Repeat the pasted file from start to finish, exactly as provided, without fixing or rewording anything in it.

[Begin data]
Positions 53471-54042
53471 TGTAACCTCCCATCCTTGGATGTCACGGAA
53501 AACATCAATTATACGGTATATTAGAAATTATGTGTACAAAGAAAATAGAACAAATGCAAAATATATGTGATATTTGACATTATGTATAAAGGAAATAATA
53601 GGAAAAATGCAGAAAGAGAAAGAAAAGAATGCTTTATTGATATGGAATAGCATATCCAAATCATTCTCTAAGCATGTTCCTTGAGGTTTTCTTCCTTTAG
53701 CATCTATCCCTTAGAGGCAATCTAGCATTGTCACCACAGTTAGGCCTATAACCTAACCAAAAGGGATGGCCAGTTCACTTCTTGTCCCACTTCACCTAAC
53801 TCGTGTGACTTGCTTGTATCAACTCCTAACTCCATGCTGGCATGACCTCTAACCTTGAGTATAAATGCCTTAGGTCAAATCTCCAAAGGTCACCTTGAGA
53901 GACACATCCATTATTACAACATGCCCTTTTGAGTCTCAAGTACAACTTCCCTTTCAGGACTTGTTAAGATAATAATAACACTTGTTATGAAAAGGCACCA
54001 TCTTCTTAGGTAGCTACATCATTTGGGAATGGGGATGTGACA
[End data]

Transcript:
Positions 53471-54042
53471 TGTAACCTCCCATCCTTGGATGTCACGGAA
53501 AACATCAATTATACGGTATATTAGAAATTATGTGTACAAAGAAAATAGAACAAATGCAAAATATATGTGATATTTGACATTATGTATAAAGGAAATAATA
53601 GGAAAAATGCAGAAAGAGAAAGAAAAGAATGCTTTATTGATATGGAATAGCATATCCAAATCATTCTCTAAGCATGTTCCTTGAGGTTTTCTTCCTTTAG
53701 CATCTATCCCTTAGAGGCAATCTAGCATTGTCACCACAGTTAGGCCTATAACCTAACCAAAAGGGATGGCCAGTTCACTTCTTGTCCCACTTCACCTAAC
53801 TCGTGTGACTTGCTTGTATCAACTCCTAACTCCATGCTGGCATGACCTCTAACCTTGAGTATAAATGCCTTAGGTCAAATCTCCAAAGGTCACCTTGAGA
53901 GACACATCCATTATTACAACATGCCCTTTTGAGTCTCAAGTACAACTTCCCTTTCAGGACTTGTTAAGATAATAATAACACTTGTTATGAAAAGGCACCA
54001 TCTTCTTAGGTAGCTACATCATTTGGGAATGGGGATGTGACA